Continuations, Reversals, and Adverse Selection on the NASDAQ and Nyse/Amex
Posted: 3 Nov 1998
Date Written: March 1995
We show that estimates of adverse selection in the bid-ask spread obtained using methodologies based on Glosten (1987) can be expressed as a weighted average of adverse selection calculated using continuations (successive trades in the same direction) and reversals (successive trades in opposite directions). For example, the methodology of George, Kaul, and Nimalendran (1991) uses only reversals to assess the degree of adverse selection. Most importantly, though NASDAQ firms exhibit the same degree of adverse selection in both reversals and continuations, adverse selection based on reversals far exceeds that based on continuations for NYSE/AMEX firms. These results suggest that reversals and continuations are fundamentally different and the difference is related to market structure. Finally, we argue that continuation based measures of price responsiveness are a natural measure of an important cost of accumulating a position over time. Using such a measure, we find that the NASDAQ market is deeper for a sample of firms which switched between the NASDAQ and the NYSE/AMEX.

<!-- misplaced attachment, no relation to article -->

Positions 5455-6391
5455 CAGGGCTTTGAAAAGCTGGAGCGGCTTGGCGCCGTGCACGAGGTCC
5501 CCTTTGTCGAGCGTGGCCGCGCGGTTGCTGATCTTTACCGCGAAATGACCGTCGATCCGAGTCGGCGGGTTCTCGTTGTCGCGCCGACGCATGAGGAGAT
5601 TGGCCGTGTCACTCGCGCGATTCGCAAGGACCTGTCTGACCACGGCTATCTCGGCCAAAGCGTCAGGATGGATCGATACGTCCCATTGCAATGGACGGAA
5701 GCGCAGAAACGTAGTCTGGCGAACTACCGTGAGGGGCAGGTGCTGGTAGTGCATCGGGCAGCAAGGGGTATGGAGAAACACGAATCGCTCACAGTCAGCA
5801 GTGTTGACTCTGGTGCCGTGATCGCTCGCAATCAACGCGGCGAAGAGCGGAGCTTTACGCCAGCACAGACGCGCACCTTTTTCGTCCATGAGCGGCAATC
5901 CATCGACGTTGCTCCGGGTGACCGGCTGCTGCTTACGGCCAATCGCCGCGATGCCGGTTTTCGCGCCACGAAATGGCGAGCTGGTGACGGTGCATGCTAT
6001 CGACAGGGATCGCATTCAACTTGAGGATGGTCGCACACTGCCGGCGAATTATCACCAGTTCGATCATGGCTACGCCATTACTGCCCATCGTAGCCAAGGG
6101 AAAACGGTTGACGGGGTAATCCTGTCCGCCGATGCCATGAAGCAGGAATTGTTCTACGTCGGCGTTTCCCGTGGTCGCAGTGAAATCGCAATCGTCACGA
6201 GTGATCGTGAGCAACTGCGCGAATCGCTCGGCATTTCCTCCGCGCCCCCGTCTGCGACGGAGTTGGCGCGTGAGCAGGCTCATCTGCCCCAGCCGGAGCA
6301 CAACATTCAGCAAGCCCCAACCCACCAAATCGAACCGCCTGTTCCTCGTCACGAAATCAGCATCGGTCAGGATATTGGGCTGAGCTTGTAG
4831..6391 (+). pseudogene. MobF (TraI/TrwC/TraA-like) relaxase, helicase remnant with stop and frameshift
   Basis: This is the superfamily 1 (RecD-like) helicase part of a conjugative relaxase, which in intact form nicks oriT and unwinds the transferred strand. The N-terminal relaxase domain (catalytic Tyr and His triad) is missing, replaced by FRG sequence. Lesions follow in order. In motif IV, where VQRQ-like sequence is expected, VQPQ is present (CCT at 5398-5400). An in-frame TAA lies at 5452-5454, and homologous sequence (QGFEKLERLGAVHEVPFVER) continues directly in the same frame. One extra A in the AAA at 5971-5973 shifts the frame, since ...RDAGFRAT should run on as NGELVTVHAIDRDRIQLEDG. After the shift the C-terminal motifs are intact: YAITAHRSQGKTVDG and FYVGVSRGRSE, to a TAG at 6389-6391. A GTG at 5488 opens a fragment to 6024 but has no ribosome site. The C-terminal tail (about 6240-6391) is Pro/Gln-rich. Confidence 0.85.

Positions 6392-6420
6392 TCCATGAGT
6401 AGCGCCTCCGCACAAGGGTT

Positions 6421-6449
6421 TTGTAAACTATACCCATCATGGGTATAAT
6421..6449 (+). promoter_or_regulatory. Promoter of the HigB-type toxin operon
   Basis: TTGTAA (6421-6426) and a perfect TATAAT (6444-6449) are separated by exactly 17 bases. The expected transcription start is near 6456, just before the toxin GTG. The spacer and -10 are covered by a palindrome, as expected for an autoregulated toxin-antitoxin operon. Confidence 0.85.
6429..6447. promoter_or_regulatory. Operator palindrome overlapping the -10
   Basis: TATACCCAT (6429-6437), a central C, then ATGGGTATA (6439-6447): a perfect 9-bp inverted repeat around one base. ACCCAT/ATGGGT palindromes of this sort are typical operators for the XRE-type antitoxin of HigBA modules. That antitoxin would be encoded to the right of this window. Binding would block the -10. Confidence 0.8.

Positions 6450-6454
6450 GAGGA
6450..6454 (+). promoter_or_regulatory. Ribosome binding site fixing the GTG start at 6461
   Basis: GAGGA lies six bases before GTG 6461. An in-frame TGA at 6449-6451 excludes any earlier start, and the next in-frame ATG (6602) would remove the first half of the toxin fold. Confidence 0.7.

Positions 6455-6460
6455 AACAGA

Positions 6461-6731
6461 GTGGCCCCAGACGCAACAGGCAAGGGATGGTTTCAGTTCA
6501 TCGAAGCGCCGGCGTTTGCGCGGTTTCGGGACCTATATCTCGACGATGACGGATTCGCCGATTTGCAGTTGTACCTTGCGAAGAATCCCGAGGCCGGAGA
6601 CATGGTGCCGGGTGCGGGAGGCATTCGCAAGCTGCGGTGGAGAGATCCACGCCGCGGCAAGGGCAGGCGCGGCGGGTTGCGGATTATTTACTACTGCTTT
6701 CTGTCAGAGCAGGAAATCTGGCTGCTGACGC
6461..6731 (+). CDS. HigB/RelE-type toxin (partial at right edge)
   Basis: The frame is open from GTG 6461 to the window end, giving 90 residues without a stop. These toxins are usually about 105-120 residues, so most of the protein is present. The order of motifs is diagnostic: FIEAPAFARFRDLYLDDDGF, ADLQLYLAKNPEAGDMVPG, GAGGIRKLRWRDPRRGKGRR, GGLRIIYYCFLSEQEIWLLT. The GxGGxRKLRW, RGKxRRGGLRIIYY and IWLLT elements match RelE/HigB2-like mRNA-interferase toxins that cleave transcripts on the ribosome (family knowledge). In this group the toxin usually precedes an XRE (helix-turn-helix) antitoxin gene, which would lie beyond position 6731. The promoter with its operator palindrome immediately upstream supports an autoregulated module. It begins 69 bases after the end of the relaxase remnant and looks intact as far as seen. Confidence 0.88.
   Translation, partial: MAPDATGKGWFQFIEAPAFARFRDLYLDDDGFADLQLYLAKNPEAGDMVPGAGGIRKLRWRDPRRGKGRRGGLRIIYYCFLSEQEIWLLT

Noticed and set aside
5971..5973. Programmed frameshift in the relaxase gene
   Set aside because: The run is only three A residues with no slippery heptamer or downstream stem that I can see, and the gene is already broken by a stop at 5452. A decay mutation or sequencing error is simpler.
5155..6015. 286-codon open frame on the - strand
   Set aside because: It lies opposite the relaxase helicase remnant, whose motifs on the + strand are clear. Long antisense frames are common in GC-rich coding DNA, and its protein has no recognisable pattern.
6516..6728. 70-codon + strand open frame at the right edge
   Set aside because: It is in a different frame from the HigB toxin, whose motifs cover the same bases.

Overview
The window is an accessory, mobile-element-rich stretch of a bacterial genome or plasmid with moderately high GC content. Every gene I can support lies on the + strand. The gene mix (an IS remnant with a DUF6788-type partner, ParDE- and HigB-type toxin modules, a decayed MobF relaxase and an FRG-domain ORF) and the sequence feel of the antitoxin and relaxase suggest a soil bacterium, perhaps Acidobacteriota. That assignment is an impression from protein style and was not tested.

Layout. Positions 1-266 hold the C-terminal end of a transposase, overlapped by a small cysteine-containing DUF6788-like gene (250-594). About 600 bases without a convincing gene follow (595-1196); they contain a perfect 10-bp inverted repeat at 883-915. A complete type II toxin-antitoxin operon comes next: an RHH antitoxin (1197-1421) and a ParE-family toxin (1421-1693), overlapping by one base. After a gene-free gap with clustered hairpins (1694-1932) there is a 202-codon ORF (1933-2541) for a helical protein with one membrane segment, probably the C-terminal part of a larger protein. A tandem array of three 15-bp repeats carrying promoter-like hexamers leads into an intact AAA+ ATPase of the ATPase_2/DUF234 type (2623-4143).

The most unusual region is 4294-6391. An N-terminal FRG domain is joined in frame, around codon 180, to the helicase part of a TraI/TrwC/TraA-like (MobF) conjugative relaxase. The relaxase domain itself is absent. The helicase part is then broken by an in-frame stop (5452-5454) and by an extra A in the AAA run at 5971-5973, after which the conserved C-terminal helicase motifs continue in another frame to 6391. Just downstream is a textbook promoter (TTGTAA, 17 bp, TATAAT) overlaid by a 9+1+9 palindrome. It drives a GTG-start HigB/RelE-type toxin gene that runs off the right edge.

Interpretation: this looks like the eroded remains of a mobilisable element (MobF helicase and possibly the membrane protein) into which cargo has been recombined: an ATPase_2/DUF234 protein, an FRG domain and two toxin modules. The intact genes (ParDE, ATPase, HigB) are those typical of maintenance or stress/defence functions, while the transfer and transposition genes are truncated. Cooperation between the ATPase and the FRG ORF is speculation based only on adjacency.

JEL Classification: G10
Suggested Citation: Suggested Citation